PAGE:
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Green Data Centers: Is It Worth Running a “Losing” Race?

| Thursday April 26th, 2012 | 1 Comment

The “greening” of IT has become a focal point of public and industry attention, debate and innovation given the increasingly rapid advent of digitally-connected, post-industrial societies, or pockets of society in nations around the world. At the heart of this emerging, network-centric human environment are data centers, which are assuming aspects of public utilities due to the voracious demand for data and information.

Electric power usage is a major operating cost for data centers, and data center power usage is growing rapidly, fueled by a confluence of powerful trends, including the rapid growth of smart grid systems, cloud computing, and the proliferation of connected consumer electronic (CE) devices. Rising power demand has data center operators, a group that includes many of highest profile names in the IT and telecoms industries, aggressively searching for ways to reduce electricity use. Adding significantly to this impetus are national and international policy initiatives that aim to reduce carbon dioxide and greenhouse gas emissions and kick-start the transition to zero-emissions, or zero-carbon, green economies.

Environmental organizations, such as Greenpeace, have alternately held up the world’s largest IT companies and data center operators, including Apple, Google and Microsoft, for public applause or chastisement based on their energy usage, energy policies and environmental and social responsibility. Yet, as Pike Research points out in a new report, the path to green data centers is an evolutionary process, one that industry players have now firmly embarked on. Entire countries, such as Iceland, as well IT industry leaders, such as Intel, are cases in point.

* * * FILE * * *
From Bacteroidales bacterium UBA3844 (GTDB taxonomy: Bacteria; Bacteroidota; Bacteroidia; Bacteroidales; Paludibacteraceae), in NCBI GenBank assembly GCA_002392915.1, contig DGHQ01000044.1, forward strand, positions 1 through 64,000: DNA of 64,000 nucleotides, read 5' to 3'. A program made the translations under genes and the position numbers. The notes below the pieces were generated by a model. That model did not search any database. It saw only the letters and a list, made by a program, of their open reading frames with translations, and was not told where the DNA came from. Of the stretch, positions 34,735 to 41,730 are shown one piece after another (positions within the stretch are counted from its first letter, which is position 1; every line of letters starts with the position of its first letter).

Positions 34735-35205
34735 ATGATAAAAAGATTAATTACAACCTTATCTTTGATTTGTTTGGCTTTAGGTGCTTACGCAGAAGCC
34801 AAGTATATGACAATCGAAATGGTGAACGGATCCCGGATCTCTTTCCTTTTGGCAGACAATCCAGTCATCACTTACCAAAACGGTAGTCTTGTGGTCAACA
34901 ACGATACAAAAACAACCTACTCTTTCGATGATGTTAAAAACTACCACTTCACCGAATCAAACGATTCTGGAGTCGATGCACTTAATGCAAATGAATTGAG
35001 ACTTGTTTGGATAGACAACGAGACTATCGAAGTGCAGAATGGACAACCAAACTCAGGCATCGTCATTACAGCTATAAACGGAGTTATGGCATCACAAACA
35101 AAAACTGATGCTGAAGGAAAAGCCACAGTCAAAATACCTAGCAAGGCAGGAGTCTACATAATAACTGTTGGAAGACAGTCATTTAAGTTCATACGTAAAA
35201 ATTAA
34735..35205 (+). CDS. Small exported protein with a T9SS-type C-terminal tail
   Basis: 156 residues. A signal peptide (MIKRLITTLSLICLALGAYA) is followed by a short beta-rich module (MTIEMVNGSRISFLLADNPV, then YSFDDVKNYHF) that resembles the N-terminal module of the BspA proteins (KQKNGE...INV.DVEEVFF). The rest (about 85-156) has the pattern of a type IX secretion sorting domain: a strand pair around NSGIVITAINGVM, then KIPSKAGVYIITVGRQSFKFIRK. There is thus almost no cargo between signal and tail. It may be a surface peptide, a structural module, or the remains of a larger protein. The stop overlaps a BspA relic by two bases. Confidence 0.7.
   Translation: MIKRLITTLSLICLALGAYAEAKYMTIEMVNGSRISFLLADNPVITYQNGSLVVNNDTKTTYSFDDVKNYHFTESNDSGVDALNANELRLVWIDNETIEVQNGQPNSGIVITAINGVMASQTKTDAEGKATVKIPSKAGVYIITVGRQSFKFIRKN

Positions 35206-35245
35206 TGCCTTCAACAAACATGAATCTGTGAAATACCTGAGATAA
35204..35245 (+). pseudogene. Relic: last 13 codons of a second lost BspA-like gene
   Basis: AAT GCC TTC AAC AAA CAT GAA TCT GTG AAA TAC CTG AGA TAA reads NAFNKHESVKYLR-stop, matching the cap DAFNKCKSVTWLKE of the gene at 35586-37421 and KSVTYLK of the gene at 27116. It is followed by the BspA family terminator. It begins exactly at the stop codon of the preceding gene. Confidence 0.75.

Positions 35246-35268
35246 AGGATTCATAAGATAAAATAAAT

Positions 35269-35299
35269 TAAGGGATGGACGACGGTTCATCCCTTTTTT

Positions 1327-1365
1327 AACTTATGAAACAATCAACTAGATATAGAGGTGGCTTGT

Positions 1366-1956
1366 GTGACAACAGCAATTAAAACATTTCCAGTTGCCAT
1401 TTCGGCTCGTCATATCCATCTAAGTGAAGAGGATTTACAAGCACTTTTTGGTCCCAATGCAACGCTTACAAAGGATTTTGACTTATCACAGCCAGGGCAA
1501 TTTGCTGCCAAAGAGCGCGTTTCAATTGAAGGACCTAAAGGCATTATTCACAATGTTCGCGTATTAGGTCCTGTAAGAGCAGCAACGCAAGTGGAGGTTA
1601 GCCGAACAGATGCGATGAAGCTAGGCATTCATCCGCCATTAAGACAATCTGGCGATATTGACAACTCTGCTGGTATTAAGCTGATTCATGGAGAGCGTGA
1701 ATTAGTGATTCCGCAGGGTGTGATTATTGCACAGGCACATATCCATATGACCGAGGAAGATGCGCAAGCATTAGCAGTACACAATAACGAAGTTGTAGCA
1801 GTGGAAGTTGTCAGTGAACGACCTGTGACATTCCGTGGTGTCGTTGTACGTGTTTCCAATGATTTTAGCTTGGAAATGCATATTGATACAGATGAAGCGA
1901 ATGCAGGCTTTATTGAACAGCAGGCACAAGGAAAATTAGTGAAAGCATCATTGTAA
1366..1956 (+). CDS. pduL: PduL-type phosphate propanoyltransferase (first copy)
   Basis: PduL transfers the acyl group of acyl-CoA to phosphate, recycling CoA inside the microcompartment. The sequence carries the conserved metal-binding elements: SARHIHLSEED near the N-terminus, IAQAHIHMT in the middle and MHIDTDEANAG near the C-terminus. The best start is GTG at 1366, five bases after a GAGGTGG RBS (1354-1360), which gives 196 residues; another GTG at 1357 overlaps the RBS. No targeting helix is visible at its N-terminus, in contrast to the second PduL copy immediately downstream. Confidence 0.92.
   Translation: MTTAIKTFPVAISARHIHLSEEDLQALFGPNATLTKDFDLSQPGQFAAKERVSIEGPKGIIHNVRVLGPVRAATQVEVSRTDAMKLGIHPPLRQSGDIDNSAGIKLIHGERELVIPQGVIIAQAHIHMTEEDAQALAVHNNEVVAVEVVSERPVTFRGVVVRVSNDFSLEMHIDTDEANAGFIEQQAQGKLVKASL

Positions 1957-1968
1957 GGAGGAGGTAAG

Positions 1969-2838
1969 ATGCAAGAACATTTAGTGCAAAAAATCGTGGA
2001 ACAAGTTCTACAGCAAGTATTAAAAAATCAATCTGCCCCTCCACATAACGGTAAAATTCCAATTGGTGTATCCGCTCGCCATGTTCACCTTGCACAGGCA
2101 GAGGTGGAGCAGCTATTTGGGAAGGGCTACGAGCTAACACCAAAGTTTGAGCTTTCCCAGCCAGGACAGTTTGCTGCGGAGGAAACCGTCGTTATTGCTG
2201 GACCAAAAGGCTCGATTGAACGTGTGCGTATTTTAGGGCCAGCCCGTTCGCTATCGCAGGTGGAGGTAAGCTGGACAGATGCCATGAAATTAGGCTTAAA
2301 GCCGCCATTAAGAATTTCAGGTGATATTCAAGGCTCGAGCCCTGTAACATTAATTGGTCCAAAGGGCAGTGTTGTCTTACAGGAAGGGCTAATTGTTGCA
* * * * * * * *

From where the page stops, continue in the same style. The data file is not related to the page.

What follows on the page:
The green data center market

Data centers consume around 1.5 percent of total electricity demand globally, and that’s expected to increase drastically, given that even the most modern societies around the world are in the early stages of a fundamental technological and economic shift to a digitally-connected, network-centric social, commercial and industrial environment.

Yet, while the environmental and social benefits of greening data centers are well-recognized, the “bottom-line” financial benefits of greening data centers are becoming increasingly clear and substantial to industry players. In an increasingly crowded, resource-constrained world, they are recognizing and increasingly aiming to realize them by increasing renewable energy use, employing clean technology to increase energy efficiency by reducing waste and consuming less, and developing more energy-efficient computing and telecoms infrastructure.